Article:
I also know, by the way, that if our state hadn't abandoned Priorities of Government, they couldn't lie to the people and say they need these taxes to fund "vital services": they would have to be honest and say they can already fund "vital services" with the money they have, because PoG would require them to fund those things first. Instead, they choose to fund non-vital things first, so they can strengthen their case for tax increases for "vital services."

And while I'm at it, I also know that if Gregoire and the Democrats had kept spending to 10-15 percent in her first term, instead of the 33 percent we actually had, we would not have to raise taxes to fund anything today.

As usual, this whole thing is just long-term scheming to get bigger, and bigger, and bigger government. "Never let a crisis go to waste." slashdot.org

Mike Reitz at EFF gives a good writeup of the Supreme Court of Washington's decision in State v. Sieyes, which -- in essence -- says that our federal Constitution (through the due process clause of the Fourteenth Amendment) guarantees an individual right to keep and bear arms, but not necessarily for minors.

The court did not actually rule that minors do not have such rights, but basically asserted that they weren't convinced they did. Civil libertarian Justice Richard Sanders wrote for the majority, saying, "we keep our powder dry on this issue for another day."

The current doctrine of selective incorporation -- which I've many times discussed -- was a travesty designed to prevent the plain language, and explicitly stated intent of the authors of, the Fourteenth Amendment from taking effect. Indeed, the sponsor of the Fourteenth Amendment in the Senate said at the amendment's introduction that "[t]he great object of the first section of this amendment is, therefore, to restrain the power of the States and compel them at all times to respect these great fundamental guarantees," which include "the freedom of speech and of the press; the right of the people peaceably to assemble and petition the Government for a redress of grievances, a right appertaining to each and all the people; the right to keep and to bear arms; the right to be exempted from the quartering of soldiers in a house without the consent of the owner," and so on.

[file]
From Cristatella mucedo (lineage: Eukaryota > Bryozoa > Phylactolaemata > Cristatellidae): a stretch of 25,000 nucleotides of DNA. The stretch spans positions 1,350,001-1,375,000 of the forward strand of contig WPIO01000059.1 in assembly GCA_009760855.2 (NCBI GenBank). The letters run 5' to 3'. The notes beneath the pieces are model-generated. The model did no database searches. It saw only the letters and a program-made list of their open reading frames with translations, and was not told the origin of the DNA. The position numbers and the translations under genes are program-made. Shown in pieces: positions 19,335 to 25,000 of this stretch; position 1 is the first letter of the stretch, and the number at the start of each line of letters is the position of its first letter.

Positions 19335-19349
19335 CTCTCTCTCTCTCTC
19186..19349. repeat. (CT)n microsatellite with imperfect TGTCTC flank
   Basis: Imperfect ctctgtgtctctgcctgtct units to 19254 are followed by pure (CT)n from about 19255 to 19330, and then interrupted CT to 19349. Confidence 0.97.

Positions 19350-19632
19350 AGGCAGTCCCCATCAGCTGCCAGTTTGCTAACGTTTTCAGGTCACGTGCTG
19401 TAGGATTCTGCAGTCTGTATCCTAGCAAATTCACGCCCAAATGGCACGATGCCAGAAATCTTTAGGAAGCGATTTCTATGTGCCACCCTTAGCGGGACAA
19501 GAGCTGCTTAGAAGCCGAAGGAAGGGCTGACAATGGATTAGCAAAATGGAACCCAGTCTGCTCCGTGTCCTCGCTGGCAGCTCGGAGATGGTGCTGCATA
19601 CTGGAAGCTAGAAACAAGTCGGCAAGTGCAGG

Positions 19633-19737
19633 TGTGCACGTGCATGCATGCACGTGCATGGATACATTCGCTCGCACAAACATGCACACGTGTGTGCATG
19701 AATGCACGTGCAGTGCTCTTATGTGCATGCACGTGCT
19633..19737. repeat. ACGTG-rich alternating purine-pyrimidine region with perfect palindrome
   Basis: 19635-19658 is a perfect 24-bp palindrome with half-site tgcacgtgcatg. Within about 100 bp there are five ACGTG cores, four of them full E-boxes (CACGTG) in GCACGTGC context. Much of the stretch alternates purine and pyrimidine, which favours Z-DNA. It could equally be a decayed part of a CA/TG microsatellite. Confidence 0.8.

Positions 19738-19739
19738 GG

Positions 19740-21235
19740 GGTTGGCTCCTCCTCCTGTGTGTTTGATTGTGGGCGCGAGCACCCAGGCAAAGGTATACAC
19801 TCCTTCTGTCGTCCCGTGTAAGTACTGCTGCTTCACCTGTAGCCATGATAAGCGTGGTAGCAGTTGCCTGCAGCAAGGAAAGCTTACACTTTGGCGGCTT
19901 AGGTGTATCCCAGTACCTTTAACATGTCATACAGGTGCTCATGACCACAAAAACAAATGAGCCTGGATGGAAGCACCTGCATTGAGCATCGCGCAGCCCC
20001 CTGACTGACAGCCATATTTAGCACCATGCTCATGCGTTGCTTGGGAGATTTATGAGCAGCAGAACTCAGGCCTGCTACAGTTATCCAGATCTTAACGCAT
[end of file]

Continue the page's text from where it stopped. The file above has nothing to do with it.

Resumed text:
Applying the Second Amendment to the States was part of the stated purpose of the Fourteenth Amendment. And the language is clear.

Sanders didn't write about this century-old travesty, but instead applied existing federal standards for incorporation, and demonstrated quite clearly and convincingly that the Second Amendment meets those standards.

New Chief Justice Barbara Madsen agreed with the decision in "result only," while Justice Debra Stephens wrote a concurring opinion claiming that she too agreed with the result -- that minors are not found to have gun rights -- but asserted that the decision to incorporate the Second Amendment was not warranted by the case, particularly in light of this summer's pending decision in the federal Court, because "I do not believe this is an instance where there is anything to be accomplished" by doing so. This could betray biases on both sides: perhaps Sanders wishes to contribute to the discussion the federal Court will be having, and Stephens does not.

Conservative Justice James Johnson dissented with the decision, for though he agreed with the incorporation part of the decision, he -- perhaps giving weight to Stephens' complaint of lack of restraint -- disagreed with the part of the decision regarding minors.

The main point here is what level of scrutiny to apply to our right to keep and bear arms. Johnson argued for strict scrutiny, the notion that in order to override someone's Constitutional rights, there must be in order to serve a compelling state interest, the law must be narrowly tailored to serve that interest, and it must use the least restrictive means to serve that interest. Under strict scrutiny, surely the case would have been found in favor of gun rights for minors; however, the question I have is whether minors should get strict scrutiny applied to them. Johnson is right, however, that the Washington Court does apply strict scrutiny to minors, so it seems in violation of precedent to not do so here.

Sanders responded that the Supreme Court itself refused to define a level of scrutiny for Second Amendment matters. It's curious, though, that Sanders punts on scrutiny because of an explicit lack of federal Court guidance, but forges ahead with incorporation despite the same lack of guidance, especially in light of the coming decision later this year. This makes me think even more that Sanders wants to, if he can, contribute to the federal Court's decision to incorporate. slashdot.org